In 2016, I looked into the middle of the Opon Ifa and what did I see?
I saw women, simple, rural, agrarian women carrying automatic weapons on their way to their farmlands.
Some of them were pregnant, some carrying loads on their heads, some with their children, some walking alone, some hiking in groups, all moving from one point to another.
I sat up abruptly. What was this I was seeing?
To say I was surprised at this sight would be an understatement.
I did not understand what I saw.
But I did not question the vision.
Without hesitation, I simply began to draw this vision in a series of black and white images, that, when finally harvested, numbered about forty.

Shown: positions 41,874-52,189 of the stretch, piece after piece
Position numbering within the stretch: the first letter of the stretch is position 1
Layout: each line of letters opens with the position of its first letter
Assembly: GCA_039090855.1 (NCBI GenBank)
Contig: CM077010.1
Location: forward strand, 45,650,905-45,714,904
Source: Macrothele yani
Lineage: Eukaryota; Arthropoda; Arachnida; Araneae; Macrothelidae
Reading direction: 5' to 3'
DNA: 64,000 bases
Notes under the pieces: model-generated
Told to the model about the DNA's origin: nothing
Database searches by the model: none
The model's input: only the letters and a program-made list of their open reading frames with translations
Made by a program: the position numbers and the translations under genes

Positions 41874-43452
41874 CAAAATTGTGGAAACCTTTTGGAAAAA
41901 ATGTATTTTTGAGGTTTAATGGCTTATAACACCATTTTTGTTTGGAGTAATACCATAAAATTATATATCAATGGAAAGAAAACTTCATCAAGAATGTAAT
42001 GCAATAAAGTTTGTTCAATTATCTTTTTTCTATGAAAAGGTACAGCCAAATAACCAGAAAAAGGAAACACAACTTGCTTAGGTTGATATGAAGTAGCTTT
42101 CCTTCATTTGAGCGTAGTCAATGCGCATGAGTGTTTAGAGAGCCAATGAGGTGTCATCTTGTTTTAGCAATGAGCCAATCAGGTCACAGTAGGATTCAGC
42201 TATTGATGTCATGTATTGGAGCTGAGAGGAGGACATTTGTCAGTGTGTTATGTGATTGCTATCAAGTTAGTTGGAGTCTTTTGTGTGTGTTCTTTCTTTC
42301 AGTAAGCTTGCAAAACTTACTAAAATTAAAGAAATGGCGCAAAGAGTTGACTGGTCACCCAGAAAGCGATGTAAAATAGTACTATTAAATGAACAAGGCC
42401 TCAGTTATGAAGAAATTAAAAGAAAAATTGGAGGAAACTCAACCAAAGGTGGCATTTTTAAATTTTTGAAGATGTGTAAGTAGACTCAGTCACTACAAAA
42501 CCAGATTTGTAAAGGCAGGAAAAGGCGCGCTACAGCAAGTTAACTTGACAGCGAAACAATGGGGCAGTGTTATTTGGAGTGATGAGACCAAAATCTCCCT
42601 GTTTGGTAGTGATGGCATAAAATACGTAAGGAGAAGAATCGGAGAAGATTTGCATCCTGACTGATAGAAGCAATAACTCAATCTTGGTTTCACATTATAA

It is now, four years later, that the drawings are making any sense.
The Fulani herdsmen had not visibly invaded our farms in Yorubaland at that time.
Now they are there.
The elders, the learned and wise men who are supposed to save us, are distracted with infighting, as they scramble and position themselves to seize power, titles and offices in the Yorubaland envisioned as a new nation.
The women, therefore, secure the way and are leading us the people out of the land of suffering, to our promised land.
Will the women pull the Yoruba people out of the tyranny of oppression, destitution and insecurity of the colonial trap that Britain set up for us as Nigeria?
Agboniregun, the only one that reads the future,
–only the palm-tree is tall enough to climb
and provide a birds-eye view.
The picture shows the paintings I am now making from the 2016 drawings.